Investing should be easy – just buy low and sell high – but most of us have trouble following that simple advice. There are principles and strategies that may enable you to put together an investment portfolio that reflects your risk tolerance, time horizon, and goals. Understanding these principles and strategies can help you avoid some of the pitfalls that snare some investors.
There are hundreds of ETFs available. Should you invest in them?
Getting what you want out of your money may require the right game plan.
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This article allows those who support LGBTQ+ interests to explore the possibilities of Socially Responsible Investing.
Understanding how a stock works is key to understanding your investments.
Exchange-traded funds have some things in common with mutual funds, but there are differences, too.
Gaining a better understanding of municipal bonds makes more sense than ever.
Successful sector investing is dependent upon an accurate analysis about when to rotate in and out.
Read this overview to learn how financial advisors are compensated.
This questionnaire will help determine your tolerance for investment risk.
Determine if you are eligible to contribute to a traditional or Roth IRA.
This calculator helps determine your pre-tax and after-tax dividend yield on a particular stock.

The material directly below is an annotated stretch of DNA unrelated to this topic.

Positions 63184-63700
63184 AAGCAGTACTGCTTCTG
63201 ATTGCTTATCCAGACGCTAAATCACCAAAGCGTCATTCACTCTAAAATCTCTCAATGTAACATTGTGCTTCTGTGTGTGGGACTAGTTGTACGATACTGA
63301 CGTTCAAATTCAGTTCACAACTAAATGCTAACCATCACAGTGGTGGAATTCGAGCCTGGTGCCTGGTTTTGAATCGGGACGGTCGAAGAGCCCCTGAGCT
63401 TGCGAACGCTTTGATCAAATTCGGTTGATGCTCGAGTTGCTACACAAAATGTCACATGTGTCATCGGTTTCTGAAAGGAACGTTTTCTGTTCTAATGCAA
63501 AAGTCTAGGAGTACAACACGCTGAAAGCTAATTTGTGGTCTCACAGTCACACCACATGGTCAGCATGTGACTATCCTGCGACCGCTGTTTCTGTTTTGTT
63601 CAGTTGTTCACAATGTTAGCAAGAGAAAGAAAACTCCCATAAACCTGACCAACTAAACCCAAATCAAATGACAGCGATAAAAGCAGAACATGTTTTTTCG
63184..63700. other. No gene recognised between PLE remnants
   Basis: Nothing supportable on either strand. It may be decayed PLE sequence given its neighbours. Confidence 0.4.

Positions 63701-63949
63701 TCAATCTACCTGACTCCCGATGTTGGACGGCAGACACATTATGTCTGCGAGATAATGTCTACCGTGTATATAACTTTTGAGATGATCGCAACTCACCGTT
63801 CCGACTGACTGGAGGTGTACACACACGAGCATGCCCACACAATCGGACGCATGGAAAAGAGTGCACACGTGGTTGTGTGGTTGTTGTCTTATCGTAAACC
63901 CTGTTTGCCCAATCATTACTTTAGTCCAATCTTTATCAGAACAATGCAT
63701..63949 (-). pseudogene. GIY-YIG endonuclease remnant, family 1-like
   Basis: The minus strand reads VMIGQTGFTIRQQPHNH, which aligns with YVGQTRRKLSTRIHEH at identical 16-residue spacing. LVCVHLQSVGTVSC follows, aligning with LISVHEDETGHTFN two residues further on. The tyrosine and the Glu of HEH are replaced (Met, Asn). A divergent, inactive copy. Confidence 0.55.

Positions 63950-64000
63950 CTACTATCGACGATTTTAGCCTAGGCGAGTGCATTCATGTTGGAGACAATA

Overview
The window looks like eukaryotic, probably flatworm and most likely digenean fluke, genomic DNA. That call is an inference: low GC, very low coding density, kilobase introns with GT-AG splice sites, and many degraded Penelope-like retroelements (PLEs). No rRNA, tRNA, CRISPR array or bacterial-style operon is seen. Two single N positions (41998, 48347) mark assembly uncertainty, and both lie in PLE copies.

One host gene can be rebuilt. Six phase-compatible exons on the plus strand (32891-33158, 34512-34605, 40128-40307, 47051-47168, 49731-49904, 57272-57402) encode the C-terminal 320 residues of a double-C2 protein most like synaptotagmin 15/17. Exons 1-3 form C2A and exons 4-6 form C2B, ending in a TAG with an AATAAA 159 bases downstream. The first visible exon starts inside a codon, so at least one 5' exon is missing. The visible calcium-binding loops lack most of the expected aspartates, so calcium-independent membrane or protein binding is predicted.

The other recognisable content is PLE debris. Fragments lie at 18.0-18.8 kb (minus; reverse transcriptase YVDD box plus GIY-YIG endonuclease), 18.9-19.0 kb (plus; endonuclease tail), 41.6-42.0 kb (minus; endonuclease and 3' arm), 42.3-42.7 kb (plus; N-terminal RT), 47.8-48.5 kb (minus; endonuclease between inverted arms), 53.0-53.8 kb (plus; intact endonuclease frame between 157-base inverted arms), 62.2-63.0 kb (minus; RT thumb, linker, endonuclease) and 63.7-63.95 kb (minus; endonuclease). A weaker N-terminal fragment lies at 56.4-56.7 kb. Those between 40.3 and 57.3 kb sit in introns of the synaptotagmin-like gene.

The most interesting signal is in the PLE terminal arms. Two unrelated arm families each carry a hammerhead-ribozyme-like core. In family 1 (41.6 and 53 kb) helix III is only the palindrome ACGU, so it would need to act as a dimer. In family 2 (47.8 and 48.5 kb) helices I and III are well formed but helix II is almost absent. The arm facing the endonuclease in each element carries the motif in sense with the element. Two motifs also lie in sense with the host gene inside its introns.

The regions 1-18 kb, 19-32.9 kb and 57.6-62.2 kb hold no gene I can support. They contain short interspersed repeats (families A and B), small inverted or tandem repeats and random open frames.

Estimate the potential impact taxes and inflation can have on the purchasing power of an investment.
Use this calculator to better see the potential impact of compound interest on an asset.
This calculator can help you estimate how much you should be saving for college.
There are some smart strategies that may help you pursue your investment objectives
Principles that can help create a portfolio designed to pursue investment goals.
Agent Jane Bond is on the case, cracking the code on bonds.
All about how missing the best market days (or the worst!) might affect your portfolio.
Pundits say a lot of things about the markets. Let's see if you can keep up.
Tulips were the first, but they won’t be the last. What forms a “bubble” and what causes them to burst?
How do the markets usually react to elections? Was the 2016 election any different?
What if instead of buying that vacation home, you invested the money?